High winds and rain cause major disruption
It wasn’t a hurricane or even a nor’easter, but a rainstorm with high winds Sunday dumped nearly five inches of rain on Wilton, causing a mudslide on an embankment of the Metro-North Danbury line, knocking down trees and causing more than a dozen local roads to be closed. Power was out for as many as 1,572 Eversource customers, some for more than 40 hours. As of Wednesday morning there were still 18 homes without power.
It was the worst storm of the year, damage-wise, said police Capt. Robert Cipolla.
Metro-North reported that train service on the Danbury line had been out all day Monday because of a mudslide on the embankment in Wilton between the Wilton Center and Norwalk Merritt 7 stations. The mudslide was noticed at 10:30 p.m. Sunday. By 4 p.m. Monday, the tracks were cleared and declared safe, and arrangements were made for trains to come back to the station from Norwalk, via the New Haven line, for the evening rush hour. However, Metro-North also indicated that service into New York City in the evening would be run by bus service, as it had been during the day.
There were still power outages and about half a dozen roads closed Tuesday morning. A list of addresses with power outages on the town website, wiltonct.org, showed a number of homes without power for more than 37 hours.
“I’m still waiting for more definitive times for restoration,” First Selectman Lynne Vanderslice said on Facebook. She urged residents without power to contact Eversource or her office and said she would reach out to the utility.
Hardest hit seemed to be homes on Sturges Ridge, Seir Hill, and Thunder Lake roads, although homes on Twin Ponds, Canterbury Lane, Millstone Road, Catalpa Road, Little Brook, and Boulder Brook also suffered significant outages, of 20 hours or more.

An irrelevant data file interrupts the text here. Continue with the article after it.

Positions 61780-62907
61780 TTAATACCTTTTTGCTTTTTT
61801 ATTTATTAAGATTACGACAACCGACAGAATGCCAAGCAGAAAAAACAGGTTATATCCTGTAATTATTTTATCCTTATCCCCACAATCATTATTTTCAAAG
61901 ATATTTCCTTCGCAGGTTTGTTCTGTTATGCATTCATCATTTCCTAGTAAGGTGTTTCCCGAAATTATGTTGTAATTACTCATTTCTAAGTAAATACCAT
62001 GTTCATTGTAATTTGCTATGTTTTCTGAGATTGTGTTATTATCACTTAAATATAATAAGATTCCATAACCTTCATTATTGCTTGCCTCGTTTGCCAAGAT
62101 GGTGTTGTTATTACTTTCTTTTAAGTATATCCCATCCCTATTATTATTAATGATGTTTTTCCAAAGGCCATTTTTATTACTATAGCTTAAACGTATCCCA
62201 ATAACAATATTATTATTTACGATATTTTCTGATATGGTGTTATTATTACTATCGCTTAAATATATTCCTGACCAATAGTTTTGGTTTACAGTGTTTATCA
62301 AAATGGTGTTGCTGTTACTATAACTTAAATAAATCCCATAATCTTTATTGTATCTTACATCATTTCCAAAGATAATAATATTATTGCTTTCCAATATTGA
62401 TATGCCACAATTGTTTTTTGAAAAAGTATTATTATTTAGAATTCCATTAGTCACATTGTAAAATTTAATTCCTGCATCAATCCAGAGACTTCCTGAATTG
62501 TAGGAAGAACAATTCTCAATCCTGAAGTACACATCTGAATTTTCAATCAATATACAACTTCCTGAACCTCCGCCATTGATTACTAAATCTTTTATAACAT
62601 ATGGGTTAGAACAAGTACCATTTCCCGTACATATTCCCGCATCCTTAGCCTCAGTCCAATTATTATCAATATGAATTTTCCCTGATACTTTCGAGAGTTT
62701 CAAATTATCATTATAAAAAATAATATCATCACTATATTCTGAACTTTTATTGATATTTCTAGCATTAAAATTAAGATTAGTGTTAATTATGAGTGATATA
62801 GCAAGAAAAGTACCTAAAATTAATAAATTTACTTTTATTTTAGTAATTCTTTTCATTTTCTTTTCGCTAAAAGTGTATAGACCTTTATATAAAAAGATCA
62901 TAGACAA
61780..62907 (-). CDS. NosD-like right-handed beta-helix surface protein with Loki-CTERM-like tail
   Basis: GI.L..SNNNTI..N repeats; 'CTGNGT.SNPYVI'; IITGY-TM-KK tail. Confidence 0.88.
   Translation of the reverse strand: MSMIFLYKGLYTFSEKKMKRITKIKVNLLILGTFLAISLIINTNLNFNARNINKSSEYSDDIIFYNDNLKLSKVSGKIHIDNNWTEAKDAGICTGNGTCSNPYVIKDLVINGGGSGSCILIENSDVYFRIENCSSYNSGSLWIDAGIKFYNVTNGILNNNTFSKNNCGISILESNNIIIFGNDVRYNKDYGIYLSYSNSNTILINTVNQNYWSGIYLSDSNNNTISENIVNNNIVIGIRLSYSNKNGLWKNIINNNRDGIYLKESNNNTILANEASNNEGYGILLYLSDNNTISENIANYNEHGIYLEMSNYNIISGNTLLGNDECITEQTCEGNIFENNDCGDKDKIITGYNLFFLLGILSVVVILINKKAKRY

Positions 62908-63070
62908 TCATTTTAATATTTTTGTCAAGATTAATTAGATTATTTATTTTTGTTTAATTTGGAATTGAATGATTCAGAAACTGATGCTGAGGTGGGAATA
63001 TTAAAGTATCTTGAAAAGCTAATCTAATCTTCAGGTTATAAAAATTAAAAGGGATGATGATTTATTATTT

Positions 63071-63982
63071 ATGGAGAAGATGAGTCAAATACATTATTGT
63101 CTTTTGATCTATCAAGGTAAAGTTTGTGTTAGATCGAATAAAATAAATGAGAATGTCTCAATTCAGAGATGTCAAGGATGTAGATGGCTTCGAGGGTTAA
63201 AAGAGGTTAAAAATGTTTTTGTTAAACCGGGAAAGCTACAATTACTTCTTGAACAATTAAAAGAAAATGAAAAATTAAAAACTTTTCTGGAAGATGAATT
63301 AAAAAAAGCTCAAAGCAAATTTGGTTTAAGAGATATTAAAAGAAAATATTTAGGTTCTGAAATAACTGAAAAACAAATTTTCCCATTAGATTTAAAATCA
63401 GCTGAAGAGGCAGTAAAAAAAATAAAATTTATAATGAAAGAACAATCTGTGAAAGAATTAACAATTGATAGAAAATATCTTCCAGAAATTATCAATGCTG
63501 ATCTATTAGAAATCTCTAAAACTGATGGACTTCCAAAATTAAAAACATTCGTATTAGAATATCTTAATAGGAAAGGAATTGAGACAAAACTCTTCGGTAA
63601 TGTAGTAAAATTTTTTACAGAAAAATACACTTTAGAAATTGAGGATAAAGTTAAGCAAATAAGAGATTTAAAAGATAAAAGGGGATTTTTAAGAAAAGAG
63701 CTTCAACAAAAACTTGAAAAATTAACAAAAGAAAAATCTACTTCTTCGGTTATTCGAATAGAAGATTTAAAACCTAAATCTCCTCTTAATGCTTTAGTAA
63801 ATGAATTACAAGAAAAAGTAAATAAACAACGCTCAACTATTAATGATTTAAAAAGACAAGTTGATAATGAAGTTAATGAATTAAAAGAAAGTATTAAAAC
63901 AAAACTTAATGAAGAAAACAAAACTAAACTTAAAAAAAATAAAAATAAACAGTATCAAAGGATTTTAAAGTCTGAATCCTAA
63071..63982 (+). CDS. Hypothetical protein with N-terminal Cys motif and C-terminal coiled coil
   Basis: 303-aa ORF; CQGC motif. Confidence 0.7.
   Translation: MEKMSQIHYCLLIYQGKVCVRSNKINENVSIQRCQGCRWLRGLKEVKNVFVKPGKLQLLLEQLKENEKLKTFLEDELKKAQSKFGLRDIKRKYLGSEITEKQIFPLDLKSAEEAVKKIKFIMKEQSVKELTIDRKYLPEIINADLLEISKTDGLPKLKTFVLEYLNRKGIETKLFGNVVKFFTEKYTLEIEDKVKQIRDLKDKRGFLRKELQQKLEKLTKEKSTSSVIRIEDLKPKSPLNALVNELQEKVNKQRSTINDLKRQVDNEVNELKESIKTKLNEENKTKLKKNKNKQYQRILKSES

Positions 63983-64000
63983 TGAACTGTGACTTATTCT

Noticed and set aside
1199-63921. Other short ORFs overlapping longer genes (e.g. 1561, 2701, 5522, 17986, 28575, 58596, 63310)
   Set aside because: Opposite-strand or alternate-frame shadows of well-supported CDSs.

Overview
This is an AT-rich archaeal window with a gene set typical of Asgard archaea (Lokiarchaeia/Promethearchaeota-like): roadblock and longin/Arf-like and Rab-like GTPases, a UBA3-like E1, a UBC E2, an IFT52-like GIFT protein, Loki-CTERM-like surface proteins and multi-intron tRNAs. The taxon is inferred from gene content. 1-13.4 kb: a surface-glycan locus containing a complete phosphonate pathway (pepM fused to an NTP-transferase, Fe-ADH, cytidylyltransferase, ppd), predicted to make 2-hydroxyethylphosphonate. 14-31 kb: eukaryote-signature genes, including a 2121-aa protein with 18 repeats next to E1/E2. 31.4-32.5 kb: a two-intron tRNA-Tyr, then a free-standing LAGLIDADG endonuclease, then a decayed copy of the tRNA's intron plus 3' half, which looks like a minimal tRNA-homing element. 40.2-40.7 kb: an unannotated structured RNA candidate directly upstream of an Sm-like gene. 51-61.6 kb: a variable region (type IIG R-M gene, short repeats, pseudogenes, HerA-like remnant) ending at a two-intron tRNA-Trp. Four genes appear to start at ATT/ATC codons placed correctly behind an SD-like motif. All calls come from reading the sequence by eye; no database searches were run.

A number of people complained about a lack of communication from Eversource, and Mitch Gross, a spokesman for the utility, confirmed there were issues with communications, including a texting service offered to customers. He said they were resolved as of Tuesday.
When asked about the issue of communications with Eversource, Vanderslice told The Bulletin, “The communication between the town departments and our Eversource representative has been good, as our representative has been responsive.
“The communication between Eversource and residents has not been good. Residents have complained of receiving no information, conflicting information and incorrect information. We used our channel to provide residents with information or advocate for assistance.”
Gross also confirmed that power must sometimes be cut during repairs. By 3:02 p.m. Monday, Eversource reported there were 1,572 power outages in Wilton, up from 251 in the morning.
“Yes, we sometimes have to cut power to additional customers to safely complete repairs. The outage map numbers may also occasionally increase as customers report outages … for instance, if they have been away and return home to find they are without power,” Gross said.
Also, Wilton Library suffered an outage of its wi-fi service, meaning that online catalogs and the computer network were not available. The library remained open, though, inviting people to use its other resources. The problem cleared Tuesday by 3:25 p.m.
Police reported that local roads closed during and after the storm on Monday because of fallen trees and power lines included Kent Road, Chipmunk Lane, Canterbury Lane, Hurlbutt Street, Linden Tree Road, St. John, Hickory Hill, Spectacle Lane, Kellogg Drive, Carriage Road, Forest Lane, Signal Hill Road, Scribner Hill Road, Sugar Loaf, Malcolm Road, and Ridgefield Road, and branches were down on Whipstick Road, High Ridge Road and Pelham Drive.
Wilton schools were closed Monday because of the number of road closures but reopened on Tuesday. A parents meeting at Middlebrook in the evening was rescheduled to Nov. 2 at 7 p.m.
The YMCA called off morning classes because schools were closed, but afternoon classes were on as usual.
Top wind speeds, according to the National Weather Service in published reports, were measured at 65 mph in Stamford.